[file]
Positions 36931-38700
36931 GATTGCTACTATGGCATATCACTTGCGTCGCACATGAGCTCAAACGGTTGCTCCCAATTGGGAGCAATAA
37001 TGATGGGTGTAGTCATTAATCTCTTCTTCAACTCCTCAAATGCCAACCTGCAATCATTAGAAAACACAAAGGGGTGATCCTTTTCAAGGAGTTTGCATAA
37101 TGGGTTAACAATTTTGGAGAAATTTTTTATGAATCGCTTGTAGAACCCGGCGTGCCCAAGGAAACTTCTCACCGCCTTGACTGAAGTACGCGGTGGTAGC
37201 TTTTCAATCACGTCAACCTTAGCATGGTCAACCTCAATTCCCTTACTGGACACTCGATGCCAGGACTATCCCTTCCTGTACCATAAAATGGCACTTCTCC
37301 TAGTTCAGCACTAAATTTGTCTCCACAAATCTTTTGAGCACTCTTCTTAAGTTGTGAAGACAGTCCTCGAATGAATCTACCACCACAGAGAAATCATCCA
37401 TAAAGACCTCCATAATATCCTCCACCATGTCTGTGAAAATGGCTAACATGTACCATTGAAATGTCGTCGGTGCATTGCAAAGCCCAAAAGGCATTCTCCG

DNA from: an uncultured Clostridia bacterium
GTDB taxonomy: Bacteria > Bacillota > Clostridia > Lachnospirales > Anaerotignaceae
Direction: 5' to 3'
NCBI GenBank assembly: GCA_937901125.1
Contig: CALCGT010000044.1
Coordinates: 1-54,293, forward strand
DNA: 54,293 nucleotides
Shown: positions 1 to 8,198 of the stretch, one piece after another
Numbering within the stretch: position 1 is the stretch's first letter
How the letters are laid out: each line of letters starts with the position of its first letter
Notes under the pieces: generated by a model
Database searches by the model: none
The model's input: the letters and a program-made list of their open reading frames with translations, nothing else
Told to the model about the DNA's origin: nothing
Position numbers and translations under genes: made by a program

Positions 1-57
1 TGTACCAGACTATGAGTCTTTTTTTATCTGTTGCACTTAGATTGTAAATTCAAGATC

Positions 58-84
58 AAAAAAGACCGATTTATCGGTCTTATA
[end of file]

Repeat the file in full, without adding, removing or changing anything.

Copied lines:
Positions 36931-38700
36931 GATTGCTACTATGGCATATCACTTGCGTCGCACATGAGCTCAAACGGTTGCTCCCAATTGGGAGCAATAA
37001 TGATGGGTGTAGTCATTAATCTCTTCTTCAACTCCTCAAATGCCAACCTGCAATCATTAGAAAACACAAAGGGGTGATCCTTTTCAAGGAGTTTGCATAA
37101 TGGGTTAACAATTTTGGAGAAATTTTTTATGAATCGCTTGTAGAACCCGGCGTGCCCAAGGAAACTTCTCACCGCCTTGACTGAAGTACGCGGTGGTAGC
37201 TTTTCAATCACGTCAACCTTAGCATGGTCAACCTCAATTCCCTTACTGGACACTCGATGCCAGGACTATCCCTTCCTGTACCATAAAATGGCACTTCTCC
37301 TAGTTCAGCACTAAATTTGTCTCCACAAATCTTTTGAGCACTCTTCTTAAGTTGTGAAGACAGTCCTCGAATGAATCTACCACCACAGAGAAATCATCCA
37401 TAAAGACCTCCATAATATCCTCCACCATGTCTGTGAAAATGGCTAACATGTACCATTGAAATGTCGTCGGTGCATTGCAAAGCCCAAAAGGCATTCTCCG

DNA from: an uncultured Clostridia bacterium
GTDB taxonomy: Bacteria > Bacillota > Clostridia > Lachnospirales > Anaerotignaceae
Direction: 5' to 3'
NCBI GenBank assembly: GCA_937901125.1
Contig: CALCGT010000044.1
Coordinates: 1-54,293, forward strand
DNA: 54,293 nucleotides
Shown: positions 1 to 8,198 of the stretch, one piece after another
Numbering within the stretch: position 1 is the stretch's first letter
How the letters are laid out: each line of letters starts with the position of its first letter
Notes under the pieces: generated by a model
Database searches by the model: none
The model's input: the letters and a program-made list of their open reading frames with translations, nothing else
Told to the model about the DNA's origin: nothing
Position numbers and translations under genes: made by a program

Positions 1-57
1 TGTACCAGACTATGAGTCTTTTTTTATCTGTTGCACTTAGATTGTAAATTCAAGATC

Positions 58-84
58 AAAAAAGACCGATTTATCGGTCTTATA